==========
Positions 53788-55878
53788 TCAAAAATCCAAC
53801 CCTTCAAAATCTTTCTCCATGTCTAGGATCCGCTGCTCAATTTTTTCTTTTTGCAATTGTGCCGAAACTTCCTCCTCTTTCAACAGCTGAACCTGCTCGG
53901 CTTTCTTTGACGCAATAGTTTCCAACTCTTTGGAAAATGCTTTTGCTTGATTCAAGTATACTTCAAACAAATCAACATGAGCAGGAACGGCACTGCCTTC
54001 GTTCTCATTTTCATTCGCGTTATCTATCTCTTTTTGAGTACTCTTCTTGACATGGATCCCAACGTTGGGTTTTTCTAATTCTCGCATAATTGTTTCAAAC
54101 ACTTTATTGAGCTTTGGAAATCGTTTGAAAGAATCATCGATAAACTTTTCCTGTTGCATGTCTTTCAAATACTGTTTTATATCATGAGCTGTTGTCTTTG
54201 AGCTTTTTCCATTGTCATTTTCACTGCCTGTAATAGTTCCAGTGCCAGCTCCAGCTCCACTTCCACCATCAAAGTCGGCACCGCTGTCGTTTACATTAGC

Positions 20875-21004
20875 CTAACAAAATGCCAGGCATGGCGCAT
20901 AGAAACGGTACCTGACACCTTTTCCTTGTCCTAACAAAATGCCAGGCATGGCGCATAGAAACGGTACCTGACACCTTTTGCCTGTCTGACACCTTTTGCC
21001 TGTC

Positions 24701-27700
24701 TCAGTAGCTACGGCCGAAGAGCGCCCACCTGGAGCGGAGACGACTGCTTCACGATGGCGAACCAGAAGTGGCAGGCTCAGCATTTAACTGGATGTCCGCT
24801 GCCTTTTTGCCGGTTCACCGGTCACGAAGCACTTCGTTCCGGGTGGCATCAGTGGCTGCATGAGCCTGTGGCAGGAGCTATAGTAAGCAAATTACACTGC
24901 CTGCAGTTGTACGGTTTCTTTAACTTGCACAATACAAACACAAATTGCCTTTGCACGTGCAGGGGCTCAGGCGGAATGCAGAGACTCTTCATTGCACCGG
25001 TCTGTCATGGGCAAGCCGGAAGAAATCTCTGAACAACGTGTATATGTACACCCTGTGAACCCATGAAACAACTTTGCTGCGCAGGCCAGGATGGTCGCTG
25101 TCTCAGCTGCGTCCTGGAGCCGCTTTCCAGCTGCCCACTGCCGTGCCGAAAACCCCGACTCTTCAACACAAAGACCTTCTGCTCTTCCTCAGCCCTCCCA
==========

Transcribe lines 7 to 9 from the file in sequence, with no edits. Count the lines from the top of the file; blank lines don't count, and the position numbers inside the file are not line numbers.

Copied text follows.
54201 AGCTTTTTCCATTGTCATTTTCACTGCCTGTAATAGTTCCAGTGCCAGCTCCAGCTCCACTTCCACCATCAAAGTCGGCACCGCTGTCGTTTACATTAGC

Positions 20875-21004
20875 CTAACAAAATGCCAGGCATGGCGCAT